July 16, 2017
After arriving in Stuttgart in 1961, John Cranko didn’t only turn Stuttgart Ballet into an international force, he established a school where talented young dancers could be trained in close contact with the company. The John Cranko School quickly became recognised as an international centre of excellence, and remains high on the list of desirable destinations for students. Under its present director, Tadeusz Matatcz, the quality of the dancers it produces, the depth and breadth of their skills, remains truly excellent, as this year’s very impressive Opera House matinee showed.
Overseen by Demis Volpi, The Four Seasons features classical dance from four choreographers and dancers from across the school. An opening duet in Katarzyna Kozielska’s Spring is delightful, Academy B (equivalent to first year upper school) dancer Nao Harada was as delicate as a new leaf, beautifully partnered by Roger Duart (Academy B). What follows is bright, fresh and full of joy with lots of small jumps and effortless lifts. Thomas Lempertz’s costumes are sunny too, multicoloured blooms on skin-coloured tight-fitting suits that look like flowers emerging from naked bodies. They also helped see the many gorgeous lines among the cast.
Louis Stiens’ ‘Summer’ has an edgier feel. It’s energetic, the combination of classical and more angular movement making the dancers resemble insects. A couple of male duets were especially inviting. Rather than reds and golds, Fabio Adorisio’s ‘Autumn’ is all black and purple shimmer. I was particularly taken by the delicate Aina Oki (Academy A graduating class), and Madeline Woo (Academy B), the latter dancing a fluid and graceful solo. Again, there is a sense of insect life, stiff yellow, transparent raincoats suggesting pupae. Volpi’s own ‘Winter’ is a pas de deux, danced here by Academy B students Ji Soo Park and Henrik Erikson, appropriately in icy all-white. Taken largely slowly, it featured some gorgeous lifts, before Park melts as spring bursts forth once again.
Leonid Lavrovsky’s Classical Symphony to Prokofiev may be over 50 years old, but in the students made it look as fresh as a daisy. It was danced throughout with great confidence. Among the lead dancers was Class 6 student, Gabriel Figueredo, who made such in impact recently in the Stuttgart Opera and Ballet co-production of Death in Venice. Have I ever seen a 15½-year old this talented? He has remarkable presence and technique for one so young. He may look slight and perhaps still lacks a little strength physically but he always seems to have so much time. His turns are not only fast and precise, he stops with such assured control you wonder if it’s possible. One set had the gentleman behind me purring audibly. Quite right too! I also enjoyed the delicacy of Natalie Thornley-Hall (also Class 6) in the second movement.
If that was good, then Alrededor no hay nada (There is nothing around), danced by members of Academies A and B, was quite simply outstanding. By Goyo Montero, best known for his work with Nuremberg Ballet, it’s taken from the longer work, Benditos Malditos (Blessed Dammed), a ‘dance-poem’ based on El Día de la Creacións by Spanish poet Joaquin Sabina about relationships, obsessions and transgressions.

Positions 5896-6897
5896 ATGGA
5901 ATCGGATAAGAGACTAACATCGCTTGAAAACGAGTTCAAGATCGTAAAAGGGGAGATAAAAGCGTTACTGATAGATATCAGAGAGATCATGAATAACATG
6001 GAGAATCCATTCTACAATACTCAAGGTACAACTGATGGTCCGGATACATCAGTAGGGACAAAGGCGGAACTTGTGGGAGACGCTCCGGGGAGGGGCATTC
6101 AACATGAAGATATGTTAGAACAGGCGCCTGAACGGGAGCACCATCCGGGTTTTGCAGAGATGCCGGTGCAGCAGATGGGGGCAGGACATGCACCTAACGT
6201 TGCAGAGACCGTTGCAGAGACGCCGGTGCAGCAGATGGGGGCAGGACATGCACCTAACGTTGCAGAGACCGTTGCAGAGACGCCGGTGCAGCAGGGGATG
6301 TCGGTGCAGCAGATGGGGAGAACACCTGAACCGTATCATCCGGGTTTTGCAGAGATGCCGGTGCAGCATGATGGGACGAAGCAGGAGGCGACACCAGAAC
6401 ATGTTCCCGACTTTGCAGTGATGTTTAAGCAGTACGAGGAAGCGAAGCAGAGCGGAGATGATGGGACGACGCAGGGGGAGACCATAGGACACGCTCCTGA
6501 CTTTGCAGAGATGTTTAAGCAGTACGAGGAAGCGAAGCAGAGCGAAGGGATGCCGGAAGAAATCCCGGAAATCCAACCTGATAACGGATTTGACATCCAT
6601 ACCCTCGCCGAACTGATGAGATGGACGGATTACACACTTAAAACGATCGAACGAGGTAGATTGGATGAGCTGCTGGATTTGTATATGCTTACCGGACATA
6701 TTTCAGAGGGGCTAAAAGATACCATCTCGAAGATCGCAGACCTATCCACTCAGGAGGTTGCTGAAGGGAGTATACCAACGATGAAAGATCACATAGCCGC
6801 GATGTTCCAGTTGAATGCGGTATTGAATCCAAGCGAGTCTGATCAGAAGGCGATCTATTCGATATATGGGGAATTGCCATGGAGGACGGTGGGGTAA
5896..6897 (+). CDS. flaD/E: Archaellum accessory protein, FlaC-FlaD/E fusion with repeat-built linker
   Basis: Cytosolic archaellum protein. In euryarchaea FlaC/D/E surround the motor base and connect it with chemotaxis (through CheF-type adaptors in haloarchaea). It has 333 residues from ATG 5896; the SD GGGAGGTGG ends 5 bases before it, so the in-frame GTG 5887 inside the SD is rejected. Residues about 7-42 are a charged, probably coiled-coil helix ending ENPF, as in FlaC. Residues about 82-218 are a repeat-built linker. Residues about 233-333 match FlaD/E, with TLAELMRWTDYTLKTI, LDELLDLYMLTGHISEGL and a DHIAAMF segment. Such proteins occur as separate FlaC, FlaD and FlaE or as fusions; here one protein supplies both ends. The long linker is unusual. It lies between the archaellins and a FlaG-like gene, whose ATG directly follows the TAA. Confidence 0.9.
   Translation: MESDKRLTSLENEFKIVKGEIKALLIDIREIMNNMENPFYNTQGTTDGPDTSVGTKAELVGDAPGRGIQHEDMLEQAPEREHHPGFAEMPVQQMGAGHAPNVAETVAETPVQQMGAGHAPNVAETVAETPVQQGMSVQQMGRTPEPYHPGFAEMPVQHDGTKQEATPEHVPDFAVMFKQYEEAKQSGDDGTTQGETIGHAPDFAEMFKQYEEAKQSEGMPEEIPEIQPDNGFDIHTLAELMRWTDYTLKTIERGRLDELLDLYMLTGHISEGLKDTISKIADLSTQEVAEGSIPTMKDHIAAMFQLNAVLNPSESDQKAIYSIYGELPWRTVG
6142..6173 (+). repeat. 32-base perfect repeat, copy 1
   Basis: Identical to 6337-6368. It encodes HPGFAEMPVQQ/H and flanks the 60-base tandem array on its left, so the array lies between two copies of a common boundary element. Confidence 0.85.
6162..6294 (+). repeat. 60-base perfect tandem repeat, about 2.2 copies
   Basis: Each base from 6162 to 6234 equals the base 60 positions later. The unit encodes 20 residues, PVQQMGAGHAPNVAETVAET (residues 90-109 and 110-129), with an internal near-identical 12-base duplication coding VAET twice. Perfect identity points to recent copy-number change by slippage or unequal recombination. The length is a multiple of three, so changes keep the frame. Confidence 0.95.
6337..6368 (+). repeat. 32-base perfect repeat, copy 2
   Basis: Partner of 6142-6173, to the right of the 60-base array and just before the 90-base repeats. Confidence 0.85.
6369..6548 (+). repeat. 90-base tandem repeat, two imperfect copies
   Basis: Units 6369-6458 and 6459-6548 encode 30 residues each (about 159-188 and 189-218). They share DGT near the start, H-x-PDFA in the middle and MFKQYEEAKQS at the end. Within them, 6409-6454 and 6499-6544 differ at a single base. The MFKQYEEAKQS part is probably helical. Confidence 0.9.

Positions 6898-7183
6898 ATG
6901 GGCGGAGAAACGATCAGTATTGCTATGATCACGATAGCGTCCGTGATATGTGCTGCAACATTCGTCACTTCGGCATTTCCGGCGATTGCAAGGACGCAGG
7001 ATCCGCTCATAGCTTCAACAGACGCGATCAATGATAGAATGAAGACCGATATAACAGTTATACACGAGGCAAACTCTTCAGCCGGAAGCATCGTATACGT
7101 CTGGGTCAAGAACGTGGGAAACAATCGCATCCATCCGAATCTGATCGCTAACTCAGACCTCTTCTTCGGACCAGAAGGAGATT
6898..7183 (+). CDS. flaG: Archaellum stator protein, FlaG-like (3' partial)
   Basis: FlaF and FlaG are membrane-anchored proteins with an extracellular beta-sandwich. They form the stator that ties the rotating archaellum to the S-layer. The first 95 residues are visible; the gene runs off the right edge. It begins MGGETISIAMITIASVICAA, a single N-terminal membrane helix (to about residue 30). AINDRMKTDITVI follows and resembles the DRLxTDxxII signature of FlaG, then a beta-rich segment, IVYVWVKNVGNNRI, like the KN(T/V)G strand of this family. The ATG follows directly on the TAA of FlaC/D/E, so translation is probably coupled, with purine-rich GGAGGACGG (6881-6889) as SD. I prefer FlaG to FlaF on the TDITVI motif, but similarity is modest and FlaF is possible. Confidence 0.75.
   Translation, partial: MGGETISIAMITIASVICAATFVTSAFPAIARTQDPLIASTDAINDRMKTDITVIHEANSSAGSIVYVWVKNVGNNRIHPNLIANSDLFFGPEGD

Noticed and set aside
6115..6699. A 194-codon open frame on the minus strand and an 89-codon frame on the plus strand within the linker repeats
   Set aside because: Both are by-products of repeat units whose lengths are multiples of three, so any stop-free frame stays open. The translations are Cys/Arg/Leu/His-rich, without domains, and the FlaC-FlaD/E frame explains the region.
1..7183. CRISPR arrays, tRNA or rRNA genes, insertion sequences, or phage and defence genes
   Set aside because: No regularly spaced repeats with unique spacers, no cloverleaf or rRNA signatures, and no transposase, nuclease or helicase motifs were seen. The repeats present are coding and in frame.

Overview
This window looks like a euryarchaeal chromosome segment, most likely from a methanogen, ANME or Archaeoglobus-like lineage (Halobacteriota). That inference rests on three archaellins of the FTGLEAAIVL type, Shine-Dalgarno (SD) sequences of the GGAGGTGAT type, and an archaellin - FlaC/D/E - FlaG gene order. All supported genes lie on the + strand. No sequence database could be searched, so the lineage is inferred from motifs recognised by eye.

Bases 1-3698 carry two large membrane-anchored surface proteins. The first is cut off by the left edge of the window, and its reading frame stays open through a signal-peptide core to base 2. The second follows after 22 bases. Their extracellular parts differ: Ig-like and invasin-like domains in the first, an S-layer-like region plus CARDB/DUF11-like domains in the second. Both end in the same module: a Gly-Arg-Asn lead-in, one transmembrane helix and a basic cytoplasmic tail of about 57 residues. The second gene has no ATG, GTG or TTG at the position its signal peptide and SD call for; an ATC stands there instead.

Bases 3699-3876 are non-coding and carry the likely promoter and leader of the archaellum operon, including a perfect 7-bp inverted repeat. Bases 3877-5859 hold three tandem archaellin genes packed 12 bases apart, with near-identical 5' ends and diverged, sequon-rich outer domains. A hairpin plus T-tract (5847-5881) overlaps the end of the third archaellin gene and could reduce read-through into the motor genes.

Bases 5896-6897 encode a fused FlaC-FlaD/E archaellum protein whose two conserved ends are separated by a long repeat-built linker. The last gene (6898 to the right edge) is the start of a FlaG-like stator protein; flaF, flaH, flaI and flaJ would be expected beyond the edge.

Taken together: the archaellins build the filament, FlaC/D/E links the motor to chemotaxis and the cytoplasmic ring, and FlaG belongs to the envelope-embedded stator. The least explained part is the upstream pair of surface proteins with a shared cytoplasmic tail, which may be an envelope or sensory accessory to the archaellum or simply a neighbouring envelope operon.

That can just about be read into Montero’s fast-paced contemporary dance that follows the rhythms of Sabina and Vincius de Morales’ text. The piece has a youthful feel and suited the young dancers perfectly. As the words gather momentum, so does the choreography, which is quite physical with some intricate and unusual partner-work and much floorwork. A lot of use is made of strips of light, the dancers sometimes appearing from nowhere, and of the black hats, initially worn by the dark-jacketed men.
Stephen Shropshire’s Lamento della ninfa (Lament of the nymph) is a pleasant trio, if one that doesn’t leave much of a mark on the memory. Smoothly and effortlessly danced by Mizuki Amemiya, Christopher Kunzelmann (both Academy A) and Henrik Erikson, it involves much fluid folding, manipulation, carrying and lifting of the woman by the two men.
Marco Goecke’s dance may have plenty of classical roots but at first sight it looks like dance of a very different nature. A Spell on You (to Nina Simone) is Goecke through and through: arms flutter and tremble at great speed. It’s jerky but all done with great control as muscles tense and limbs articulate. Also typical of his work, the choreography and costumes are gender-neutral (all in black pants, the men bare-chested, the women in skin-coloured tops). As in Alrededor no hay nada, the dancers all performed so precisely it was easy to forget they were students, so much did they look like a top professional company. Standing out were Amber Ray (Academy A) and Navrin Turnbull (Academy B) in an expressive duet, and then Turnbull alone in the lengthy and striking closing solo.
Porto que sinto, a pleasant solo by Catarina Antunes Moreira, danced nicely by Madeline Woo, was followed by tingling show of classwork in excerpts from Barbara and Tadeusz Matacz’s Etüden, that finally brought all the students on stage together. They sped through the jumps, pirouettes and diagonals with aplomb. How nice it was too, to see each class given the chance to then come front and take their own bow.
Four of the graduating students are remaining in the city to dance with Stuttgart Ballet. Two others are joining each of the Swedish Royal Ballet and Ballet du Rhin in Strasbourg, with one heading for the Czech National Ballet, Opéra National de Bordeaux, Opera Nova Ballet in Bydgosz, Poland and the Landestheater Eisenach.
Not only do they surely have a bright future, but so does the John Cranko School as its new premises a short walk from the Opera House nears completion. Due to open in the second half of 2018, the building will bring the impressive new facilities the school has long needed. For recent photos of the construction, click here.